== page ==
I like Star Control 2, a lot. I like it so much I like to talk about it in terms of the vastness of its world and individual factions and events rather than like a whole game. It’s too big, it’s too fast, there are too many little science fiction stories woven together that you can engage with — and some of those stories can be completely missed if you play the game non-exhaustively.
But when I talk about Star Control there’s this unfortunate cousin of it, the dead end sequel that did so badly it killed the franchise. I don’t like Star Control 3 nearly as much as I do 2 – but there’s still a lot of weird ideas that I like and you may never experience if you play the game.
Because you won’t play the game.
Because Star Control 3 isn’t a lot of fun, and it’s kinda hard to extract the interesting bits.
Let me then present to you one of these threads that makes up Star Control 3, where you Do An Abortion For The Good Of The Galaxy.
Content Warning: The subject kinda sets this one up? It’s a sci-fi context, but if Abortion is a heated topic for you I’m going to continue using it to describe something when talking about this 90s game full of angry muppets.
First up, the dramatis personae: you have yourself, the Captain, stranded in a new sector of space with some of your scattered allies and some new alliances to form. In this space there’s this villainous empire known as the Ploxis Plutocrats (and we’ll get to them one day) that oversee the Hegemonic Crux. The Crux is this thing where uh, it’s ostensibly an alliance of equals, it just so happens that the Ploxis make all the decisions and through capitalism and chicanery (but I repeat myself) all the other cultures involved just happen to be basically slave cultures. I said we’ll get to them one day, okay, leave it out. The Ploxis aren’t heavy hitters – their ships kind of suck, and there aren’t lots of them. The Crux is supported militarily by at least two forces of heavy hitters: The K’Tang, who we’ll get to at some point, and most importantly for this conversation, the Clairconctlar.
Hailing from the Enkidu star system, the Clairconctlar are silicon-based rock people who act very slowly, but very decisively. Their whole vibe is ‘smooth rock dudes’ – they’re biological, but they might not count as ‘organic,’ as we don’t know if they have any carbon in them instead of silicon. They’re also one of those encounters you kind of don’t want to push when you run into them at random because they are hard as coffin nails.
The Clairconctlar are honestly pretty cool dudes. While the K’tang are blustery and obnoxious, the Clairconctlar are patient and only fight you because the Hegemonic Crux orders it. They don’t like the Hegemonic Crux, though — they’re not a very honourable, trustworthy group, especially since they basically just operate on the orders of the Ploxis. And the Ploxis suck. But you’ll roll up, have a conversation and then the Clairconctlar will nod politely and wrap the conversation up then try to stuff your head down between your shoulders.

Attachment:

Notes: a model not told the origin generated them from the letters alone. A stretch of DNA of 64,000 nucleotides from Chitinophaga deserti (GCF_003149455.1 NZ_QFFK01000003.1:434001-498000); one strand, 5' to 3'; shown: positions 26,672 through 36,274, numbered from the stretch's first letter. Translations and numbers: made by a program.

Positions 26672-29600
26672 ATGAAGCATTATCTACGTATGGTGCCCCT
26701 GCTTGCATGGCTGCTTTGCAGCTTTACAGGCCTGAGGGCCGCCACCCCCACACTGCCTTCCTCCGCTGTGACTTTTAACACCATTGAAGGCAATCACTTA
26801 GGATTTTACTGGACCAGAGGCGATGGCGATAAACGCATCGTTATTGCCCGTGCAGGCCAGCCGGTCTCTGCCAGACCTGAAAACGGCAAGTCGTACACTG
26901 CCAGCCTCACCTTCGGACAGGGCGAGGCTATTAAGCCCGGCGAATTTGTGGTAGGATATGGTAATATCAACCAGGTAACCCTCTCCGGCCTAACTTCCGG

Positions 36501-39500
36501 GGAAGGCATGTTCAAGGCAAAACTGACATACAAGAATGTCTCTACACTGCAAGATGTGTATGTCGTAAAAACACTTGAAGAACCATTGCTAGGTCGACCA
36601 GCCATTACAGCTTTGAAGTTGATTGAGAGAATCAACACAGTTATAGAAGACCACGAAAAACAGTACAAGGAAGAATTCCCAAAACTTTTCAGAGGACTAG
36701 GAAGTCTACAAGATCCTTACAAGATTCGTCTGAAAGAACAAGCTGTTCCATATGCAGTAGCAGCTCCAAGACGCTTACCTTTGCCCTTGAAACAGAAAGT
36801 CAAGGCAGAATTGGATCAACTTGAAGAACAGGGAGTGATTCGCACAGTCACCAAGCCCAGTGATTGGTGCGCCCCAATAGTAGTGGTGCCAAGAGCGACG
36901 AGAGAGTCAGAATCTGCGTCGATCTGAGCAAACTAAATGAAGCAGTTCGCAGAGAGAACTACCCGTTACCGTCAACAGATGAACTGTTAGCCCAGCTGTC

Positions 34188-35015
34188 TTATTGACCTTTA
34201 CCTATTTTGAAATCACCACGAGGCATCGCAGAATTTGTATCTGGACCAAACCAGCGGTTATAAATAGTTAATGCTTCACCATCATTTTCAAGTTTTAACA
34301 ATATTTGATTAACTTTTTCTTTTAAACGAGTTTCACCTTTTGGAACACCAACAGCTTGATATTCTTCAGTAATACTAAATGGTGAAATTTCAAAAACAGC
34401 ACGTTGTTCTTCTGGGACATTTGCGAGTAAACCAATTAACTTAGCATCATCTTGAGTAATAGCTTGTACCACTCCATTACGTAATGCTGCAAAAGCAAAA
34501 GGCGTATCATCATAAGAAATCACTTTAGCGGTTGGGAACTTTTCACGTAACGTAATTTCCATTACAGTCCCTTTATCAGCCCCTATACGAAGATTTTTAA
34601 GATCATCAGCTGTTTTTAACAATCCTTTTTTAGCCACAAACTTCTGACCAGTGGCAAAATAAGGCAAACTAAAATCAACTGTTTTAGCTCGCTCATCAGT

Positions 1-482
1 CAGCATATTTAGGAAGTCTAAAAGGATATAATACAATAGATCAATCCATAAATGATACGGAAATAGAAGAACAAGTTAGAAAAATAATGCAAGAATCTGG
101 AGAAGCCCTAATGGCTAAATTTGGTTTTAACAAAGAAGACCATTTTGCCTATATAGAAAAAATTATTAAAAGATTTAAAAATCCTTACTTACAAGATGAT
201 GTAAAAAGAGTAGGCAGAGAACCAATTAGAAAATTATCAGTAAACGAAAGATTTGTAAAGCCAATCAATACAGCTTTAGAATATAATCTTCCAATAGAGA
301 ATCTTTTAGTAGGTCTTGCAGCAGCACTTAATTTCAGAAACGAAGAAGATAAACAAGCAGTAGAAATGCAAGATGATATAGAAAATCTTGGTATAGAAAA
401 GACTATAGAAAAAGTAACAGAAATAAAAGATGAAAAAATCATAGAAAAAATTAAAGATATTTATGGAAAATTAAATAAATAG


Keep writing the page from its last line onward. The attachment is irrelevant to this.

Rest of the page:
Why would they do that? Well, it’s because they’ve been ordered to: The Crux wants them defending Crux bases, and the Clairconctlar are honour-bound to do it. When you investigate, you get a version of the story from the Clairconctlar that represents what they know, as best they know it, and that’s when we get into the dread specter of genders.
All but one Clairconctlar you see has no meaningfully differentiated gender, at least as far as they tell us. You, the captain, do use ‘he’ for them at one point, which is a fair implication in the binary-obsessed no-singular-they times of the late 90s, but it’s much more fair to say that the Clairconctlar are a culture of non-reproducing individuals of a species with a single reproducing individual, known as their Queen. The Queen does not reproduce sexually, so it would be a slight misnomer to refer to it as a ‘sexually dimorphic’ race. Rather, the reproducing individual is visibly and tangibly different to the non-reproducers.
Well, we don’t get a strong vibe on how Clairconctlar scale versus humans but they definitely project ‘big strong scary dude’ energy. Their ships are comparable in size to human and Chmmr ships so we can probably assume they’re on that scale, but let’s be generous and say that the Clairconctlar are about three meters tall.
The Clairconctlar Queen is so large it compares to multiple moons. And at some point, the Clairconctlar Queen told the rest of the Clairconctlar that they had done something dreadful to the Ploxis, eliminating half their population. Therefore, they were honour bound to join the Crux and work for the good of the whole Hegemony (except you know, that mostly meant the Ploxis), and also, because they had to follow Ploxis orders, they absolutely could not go talk to the Queen to check. The Queen had, for some reason, decided to move to the bedrock of a planet that the Ploxis owned…